The independent. (Lincoln, Neb.) 1902-1907, January 22, 1903, Page 4, Image 4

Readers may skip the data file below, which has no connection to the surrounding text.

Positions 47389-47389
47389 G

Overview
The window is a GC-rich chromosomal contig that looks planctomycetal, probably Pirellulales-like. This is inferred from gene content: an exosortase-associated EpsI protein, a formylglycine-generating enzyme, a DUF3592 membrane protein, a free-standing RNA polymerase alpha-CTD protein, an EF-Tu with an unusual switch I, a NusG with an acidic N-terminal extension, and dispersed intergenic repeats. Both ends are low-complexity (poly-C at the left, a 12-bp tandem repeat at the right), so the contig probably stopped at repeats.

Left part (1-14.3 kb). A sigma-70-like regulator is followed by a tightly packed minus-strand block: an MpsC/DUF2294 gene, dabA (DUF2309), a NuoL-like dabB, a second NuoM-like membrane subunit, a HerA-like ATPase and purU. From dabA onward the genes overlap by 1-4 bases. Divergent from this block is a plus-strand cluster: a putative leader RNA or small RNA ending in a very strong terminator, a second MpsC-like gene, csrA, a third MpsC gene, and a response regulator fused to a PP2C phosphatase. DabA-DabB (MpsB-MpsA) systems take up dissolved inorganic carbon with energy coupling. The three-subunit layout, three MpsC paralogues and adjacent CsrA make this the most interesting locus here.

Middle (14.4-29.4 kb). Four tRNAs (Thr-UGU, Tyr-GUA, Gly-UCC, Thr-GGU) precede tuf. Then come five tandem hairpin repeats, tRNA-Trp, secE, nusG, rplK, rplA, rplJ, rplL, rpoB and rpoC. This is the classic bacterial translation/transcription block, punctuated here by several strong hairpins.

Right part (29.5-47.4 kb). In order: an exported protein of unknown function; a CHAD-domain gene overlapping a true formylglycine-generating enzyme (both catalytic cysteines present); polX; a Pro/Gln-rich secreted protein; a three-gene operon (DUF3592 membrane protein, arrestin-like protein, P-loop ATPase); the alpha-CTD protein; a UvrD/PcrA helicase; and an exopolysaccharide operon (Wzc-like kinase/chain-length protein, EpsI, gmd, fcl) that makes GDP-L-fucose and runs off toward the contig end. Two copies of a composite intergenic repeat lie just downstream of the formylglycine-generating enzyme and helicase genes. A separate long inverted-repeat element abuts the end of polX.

1 4 : THE NEBRASKA INDEPENDENT. JANUARY 22, 1903. RAILROADS AND POSTOFFICES t Express Matter Carried at One-Tenth the Cost of Mall on tlia Santa Trains Everywhere It has been announced that Con gressman Loud who fought for so many years for the interests of ex press companies as against the post offlce system and who was beaten by an overwhelming majority for re election, will at the end of his term he" appointed fourth assistant post master, which otiice has charge of the mail carriers whom he accuses of hav ing planned his defeat In that way he proposes to get even with them. The IndepeDdent long ago declared that it was not the mail carriers who beat Loud, for they were too few in numbers and too closely confined to their duties. Others are taking the same view of the matter. A letter in the Springfield Republican discusses that matter in a way that is interest ing to the general public, and there fore it is reproduced. In your recent editorial bearing the above title, did you not perhaps give the letter carriers too much credit for the defeat of Congressman Loud of California? Is it not just possible that Mr. Loud's defeat may have been due to the fact that in his political life he appeared to be the servant of certain private corporations rather tha"n of the public whom he was sworn to serve? One thing is quite certain, the letter carriers make up but a very small part of the voting population of Mr. Loud's congressional district I recall an incident that oc curred during the railway mail pay investigation in the latter part of De cember, 18m. Mr. Ernst of Boston was on the stand. Mr. Loud was the general manager of the committee and chief examiner. Mr. Ernst's testimony aid not please the chairman. It went to disprove his theories as to railway mail $ay, and he became very dis courteous, interrupting the witness continually and trying to trip him. Finally, Senator Chandler, vexed by the honorable chairman's rudeness, said to him: "Let the man alone, Mr. Loud; let him give his testimony as he pleases." "It strikes me that the senator is acting as counsel for the witness here," replied the chairman. Quick as thought, the sarcastic voice of the senator rang out: "It strikes me that some folks are acting as coun sel for the railways here." Had a bomb exploded in the Chamber the result could have hardly been more startling. The members of the com mittee jumped to their feet, and one of them said, "If that be the case then I think I had better leave." The witnesses were driven out of the chamber; Senator Chandler left quick ly and the witnesses followed him to his room and thanked him for defend ing them. I was one of those wit- From Inflammatory Rheumatism . Would Have Killed Our Son. Dr. Miles' Anti-Pain Pills Saved Him. "We bejjan to use Dr. Miles' Nerve a.nd Liver Pills six years ago. My wife had liver trouble and a neighbor gave her some of your liver pills to try, after which we bought a bottle of them and my wife used them un- ; til cured. Since then I have used them and I must Say that I have never used any pills that rave me the satisfaction these have. We also use Dr. Miles' Anti-Pain Pills with greatest satisfaction. "Three years i ago our , ' son Harry had inflammatory rheumatism. He had suffered so much that I believe if we had not given him Dr.' Miles' Anti-Pain Pit's which relieved him almost instantly he would . have died. I am always plad of the oppor tunity for praising Dn Miles' Remedies.1' James Evertt, Alton, Ills. L "I was afflicted with neuralgia for years and never found any permanent relief till I began using Dr. Miles Anti-rain rills. They are a sure cure for headache and neu ralgic pains. Only this morning I recom mended them to a friend with a severe head ache and in a half hour he came into the store smiling. The headache was gone. We f use them in the family and find them excel lent for the women folks. Thia high altitude makes them very nervous. Grandma says I should tell Dr. Miles she could not live nere were it not for the Anti-Pain Pills that she takes occasionally." L. B. Morris, Helena, f Montana. ; All druggists sell and guarantee first bot tle Dr. Miles Remedies. Send for free book on Nervous and Heart Diseases. Address Dr. Miles Medical Cc- Elkhart, led. nesses. Some hours passed before quiet was restored and the hearings begun again, but from that time for ward the witnesses received somewhat more courtesy. Now it may be that the voters of Mr. Loud's district nad come to Sena tor Chandler's conclusion as to their representative and had determined to make a change. Certainly the people of the United tates are to be ton Cratulated on the defeat of a man who opei-ly declared himself an inveterate foe of the postoffice and who in his office as chairman of the house postal committee used all his power not only to prevent the advancement of thn postoffice, but to transfer the business to private corporations. If anything were lacking to warrant the necessity of an organization like our postal I Jgresa league to protect and to ad vanc .' this most wonderful public ser vice, it is the possibility of such offices as that of chairman of the house pos tal committee falling into the hands of a man who holds such views as Mr. Loud's respecting the postoffice. In each of the reports on his three successive bills attacking the organs of public intelligence and aiming at (he destruction of the liberty and in dependence of the American press; in each of these reports, he declares that the public sentiment for the postoffice is "a maudlin sentiment;" that the postoffice is not a public necessity; that it ought to be turned over to pri vate corporations, and finally that its very existence is a "wrong" because the cheapness and beneficence of its operation implies its extension over the whole field of transportation and transmission. What wonder that there is a deficiency in postal revenues while the business is under the con trol of men bent on turning it over to private corporations? I recall the fact that in 1899 Senator Wolcott of Colo radonow seeking re-election was chairman of the senate postal com mittee and at thj same time, as I am credibly informed, counsel for several important railroads. May not the de votion of the chairman of postal com mittees to private corporations ac count for the fact that the railroads tax the government from 8 to 10 times as much as they tax the express com panies for similar services? and may not this unnecessary burden be the real cause of all the annual deficien cies in the postal revenues? I have before me one of the Adams express books. It advertises to carry newspapers collect and deliver be tween all points on the 50,000 miles of its Adams and Southern express combination fpr one cent a pound, and this even on special mail or newspaper trains; and where there is no wason service the rate, station to station, ! within this 50,000-mile combination is c 3-half cent a pound, except within New England, when it is considerably less I think rather less than four tenths of a cent a pound. Now the haulage of newspapers costs as much as th.3 haulage of other kinds of rner e'lanaise "A pound is a pound for a' that and a' that." And if newspapers can je transported between any two stations in this great area by the ex press companies for half a cent a pound then general merchandise can be t-vnsported for the government by the. r.ii! roads as express or mail trains at .-n:ilar rates. Yes, and at lower rates; for do Hot the railways accept from the express companies 40 per cent of their receipts as the railroad share of the business? and 40 per cent of half a cent is a fifth of a cent a pound or 20 cents a hundred. Now there is steady move on the part of the railways and express com panies to increase transport rates, and this with no good reason; for their increased earnings at present rates finite suffice to meet their tardy in crease of wages and the improve ments in their machinery and tracks more than meet any other increased cost of operations. And this increase in railroad taxation is evidently to go on until it has reached "what the subject will bear." There is certainly no limit, to their power of taxation and in .tV determination of this taxation over $1,200,000,000 annually the pub lic have no representation whatever on the tax board. JAMES L. COWLES. Farmington, Conn. n (is ft (s .is to OUR SPECIAL to to We Pay the Freight. Wn -ri!l rlflirr.!- ihe, fnWnrvinrr 10 00 r nrnhinaf.inn tr anv trwr in the state of Nebraska,' Freight prepaid by us, anytime during the 1 month of January, 1903. Reference: First National Bank or The In- DEPENDENT. A Monetary Congress In a personal letter to the editor of The Independent, the Cambridge Encyclopedia Co., (240 West 23rd st, New York,) say that Hon. Alex. Del Mar is now engaged in writing a book entitled "History of Money in Italy," including the republics of Venice, Genoa, Florence, Pisa and Lucca, which upon completion will be pub lished by the Cambridge people. Read ers of The Independent are doubtless familiar with Mr. Del Mar's "The Sci ence of Money" and some of his other ft ft ft ft 70 lbs. Best Granulated Sugar for $1.00 20 lbs. Choice Prunes . 1.00 25 bars Good Laundry Soap 1.00 2 lbs. High Grade Basket Fired Japan Tea 1.00 10 lbs. High Grade Peaberry Coffee 2.00 Gibs. Fancy Bright Apricot3 75 4 lbs. Fancy Muer Peaches . , . , 50 4 lbs. Fancy 4 Crown Large Raisins 50 0 lbs. Fancy Japan Head Rice 50 2 cans 16-oz Cream of Tartar BakiDg Powder .50 3 pkgs. 10 cent Soda 25 3 pkgs. 10-cept Corn Starch 25 3 pkgs. 10 cent Gloss Starch 25 1 lb. Pure Black Pepper 25 1 bottle Lemon Extract 10 1 bottle Vanilla Extract .10 2 doz. Clothes Pin3 .05 All the above for $10.00 Orders for customers outside of the state of Nebraska and on line of railroad entering Lincoln add 75c to pay part of freight. Branch H er Go. Cor. loth and P Sts. What we Advertise we Do. Lincoln, Neb. books on the question of money and the precious metals. Alexander Del Mar was born in the city of New York, August 9, 1836. Af ter graduating at a polytechnic, he was educated as a civil and mining engi neer. In 1857 he formed the design of writing a history of the precious metals. .This led to his study of mon ey. In 1862 he published "Gold Mon ey and Paper Money," and in 1865 "Essays on the Treasury." In this year he was appointed director of the bureau of statistics, at that time a board of trade, with executive func tions, among others the supervision of the commissioners of mines, com merce, railways, immigration, etc. In 18C6 he was appointed the American delegate to the international congress which met at Turin, Italy, and in 186S delegate to The Hague. In 1872 (Greeley campaign) he was nominated by Mr. Greeley's friends for secretary of the treasury. In the same year he represented the United States at th.3 international congress in St. Peters burr, Russia. In 1876 he was appointed mining commissioner to the United States monetary commission; 1878, clerk to the committee on naval expenditures, house of representatives; 1870, he pub lished his "History of the Precious Metals'"' the labor of twenty-two years; 1881, he published "A History of Mon ey in Ancient States;" 1885, "Money and Civilization, or a History of Mon ey in Modern States;" 1889, "The Sci ence of Money;" 1895, his crowning work, "A History of Monetary Sys tems in Various States;" 1898, "The Science of Money," 2d ed.; 1899, "A History of Monetary Crimes;" 1900, "The Science of Money," 3d ed.; 1900, "A History of Money in America;" 1901, "A History of Monetary Sys tems," 3d ed.; besides several histori cal works and archaeological treatises; of great interest, all of which havej been reviewed with the highest com-! mendations by English, French 'and! American critics. Mr. Del Mar is likewise the author of numerous pamphlets and other minor publica tions chiefly on politico-economical topics. For the past twenty years, Mr. Del Mar has given practically nis whoje time to original research in the greac libraries and coin collections of Eu rope on the subject of the history of money and finance. His future works, both of which are well advanced to ward completion, will be a new edi tion of the "History of the Precious Metals," in two volumes, and "The Politics of Money," in one volume. The Cambridge Encyclopedia Co. say further: "He (Mr. Del Mar) intimated that a monetary congress, similar to the Memphis convention of 1895 might usefully be called next sum mer, in one of the western states, to outline those principles and policies concerning money, which should be offered to the suffrages of the people ROY'S DRUG STORE 104 Mil in SL We say "Roy's" drug storeas a matter of fr.ct it Is EVERYBODY'3 drug store almost Roy only con ducts It, buys and keeps to sell .he goods, and meet and force competition. Our patrons do the rest We want La remind you of seasonable goods, viz: Garden Seeds, Condit: - Powders, Lice Killers, B. B. Poison, Kalsomine, Paints, Oils, Varnishes, etc. We make a specialty of all kinds of Stock and Poultry Foods, etc. Don't miss U3. Rovs' 1 04 Flo I Gth LINCOLN, NEB. EI FAT TOO FAT People Reducto' Reduce your Weight With tfeauce your rat and be refined. 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